Dokken is currently working on material on a new studio album, tentatively due in 2020 via Silver Lining Music, the label owned by Thomas Jensen, one of the founders of Germany’s Wacken Open Air festival. It will mark the group’s first disc since 2012’s Broken Bones.

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10 Responses

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    • Dana on


      I just read that interview, wow..

      Firstly, I had no clue Brown slept with Pilson’s wife, and secondly, I was disappointed to read that Judas Priest treated them poorly when they toured with them. 🙁

      D 🙂

    • Tyger of Pan Tang on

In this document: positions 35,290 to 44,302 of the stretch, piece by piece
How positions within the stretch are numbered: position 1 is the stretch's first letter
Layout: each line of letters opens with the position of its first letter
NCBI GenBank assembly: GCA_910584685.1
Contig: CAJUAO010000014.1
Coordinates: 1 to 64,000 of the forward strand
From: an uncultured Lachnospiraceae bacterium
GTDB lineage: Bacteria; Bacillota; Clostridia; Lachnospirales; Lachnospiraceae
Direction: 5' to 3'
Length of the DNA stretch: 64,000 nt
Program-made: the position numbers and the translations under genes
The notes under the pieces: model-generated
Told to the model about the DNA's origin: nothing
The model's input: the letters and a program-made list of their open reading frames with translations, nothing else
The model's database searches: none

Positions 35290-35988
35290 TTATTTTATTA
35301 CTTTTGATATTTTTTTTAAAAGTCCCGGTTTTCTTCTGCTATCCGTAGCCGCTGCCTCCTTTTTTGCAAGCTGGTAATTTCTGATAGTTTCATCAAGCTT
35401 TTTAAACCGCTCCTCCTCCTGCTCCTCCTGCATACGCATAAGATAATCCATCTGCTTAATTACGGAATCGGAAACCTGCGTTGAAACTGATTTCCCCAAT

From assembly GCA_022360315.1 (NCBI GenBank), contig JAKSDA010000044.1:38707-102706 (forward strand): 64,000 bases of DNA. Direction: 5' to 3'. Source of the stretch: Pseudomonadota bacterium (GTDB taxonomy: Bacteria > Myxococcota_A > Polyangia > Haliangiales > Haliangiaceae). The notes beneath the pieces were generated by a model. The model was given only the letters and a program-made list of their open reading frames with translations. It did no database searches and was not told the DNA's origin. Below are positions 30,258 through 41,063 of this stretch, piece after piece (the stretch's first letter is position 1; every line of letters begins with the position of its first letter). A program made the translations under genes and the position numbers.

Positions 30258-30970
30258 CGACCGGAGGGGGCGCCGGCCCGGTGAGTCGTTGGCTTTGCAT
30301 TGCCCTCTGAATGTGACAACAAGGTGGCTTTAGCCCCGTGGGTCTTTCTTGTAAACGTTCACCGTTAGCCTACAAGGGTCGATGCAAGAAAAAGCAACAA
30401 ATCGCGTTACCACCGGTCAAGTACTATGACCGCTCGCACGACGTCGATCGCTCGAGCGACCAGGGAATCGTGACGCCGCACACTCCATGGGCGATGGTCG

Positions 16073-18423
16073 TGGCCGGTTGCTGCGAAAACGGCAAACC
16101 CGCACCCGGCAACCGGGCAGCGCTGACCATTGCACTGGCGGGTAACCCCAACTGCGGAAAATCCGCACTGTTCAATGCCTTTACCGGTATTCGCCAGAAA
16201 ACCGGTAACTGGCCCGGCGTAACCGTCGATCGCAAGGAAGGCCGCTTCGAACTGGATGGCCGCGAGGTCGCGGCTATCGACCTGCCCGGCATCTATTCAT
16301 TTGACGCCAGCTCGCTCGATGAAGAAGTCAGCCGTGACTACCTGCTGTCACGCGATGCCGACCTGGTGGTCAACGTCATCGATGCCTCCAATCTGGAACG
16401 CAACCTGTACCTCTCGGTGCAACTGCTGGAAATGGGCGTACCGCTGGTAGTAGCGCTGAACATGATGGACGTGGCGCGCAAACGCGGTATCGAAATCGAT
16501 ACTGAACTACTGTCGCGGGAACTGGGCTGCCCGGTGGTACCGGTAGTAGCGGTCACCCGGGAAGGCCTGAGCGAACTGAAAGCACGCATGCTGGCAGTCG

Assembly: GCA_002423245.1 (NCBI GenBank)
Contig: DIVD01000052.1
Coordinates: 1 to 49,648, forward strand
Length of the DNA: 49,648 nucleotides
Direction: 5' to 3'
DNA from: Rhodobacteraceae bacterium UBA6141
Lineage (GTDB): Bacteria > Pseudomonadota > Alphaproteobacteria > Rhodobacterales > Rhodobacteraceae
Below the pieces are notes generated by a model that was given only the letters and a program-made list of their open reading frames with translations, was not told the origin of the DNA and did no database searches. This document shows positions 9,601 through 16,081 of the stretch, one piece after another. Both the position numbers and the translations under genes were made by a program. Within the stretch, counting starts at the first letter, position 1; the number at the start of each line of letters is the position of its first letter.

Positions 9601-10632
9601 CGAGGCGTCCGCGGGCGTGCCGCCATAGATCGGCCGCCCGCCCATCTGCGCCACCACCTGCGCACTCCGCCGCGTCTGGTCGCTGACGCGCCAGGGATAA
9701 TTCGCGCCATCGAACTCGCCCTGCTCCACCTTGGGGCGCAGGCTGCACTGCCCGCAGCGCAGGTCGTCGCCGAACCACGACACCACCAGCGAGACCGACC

“Tell Dokken to leave the blondes alone!”

      That’s the 80s I remember, ha ha … but the crazy thing is that the incident with Mrs. Pilson appears to have happened only about fifteen years ago. For those guys, the 80s never ended, at least until now.

    • Dana on

      Really? She must have been a real looker…

      D 🙂

  • shannon mehaffey on

    Mick Brown is a great drummer, he plays with as much finesse as any hard hitter could…he makes the cymbals shimmer; he actually doesn’t hit but he punches with a lot of wrist; everything he does is very precise with a lot of micro movements in his wrist, hands, and arms…

  • T on

    Planes and hotels gets old, and I don’t blame Mick. He’s done his time, and then some. I just hope he isn’t seen playing with George Lynch, or Don might go “EVH” on him.

  • shannon mehaffey on

    He makes the drums pop and that’s all down to technique..

  • Doug R. on

    This is why so many more older bands are doing residencies, and it’s totally understandable.

    • Dana on

      Good point, D,

      I never thought of it that way, but you are right, and it makes sense.

      D 🙂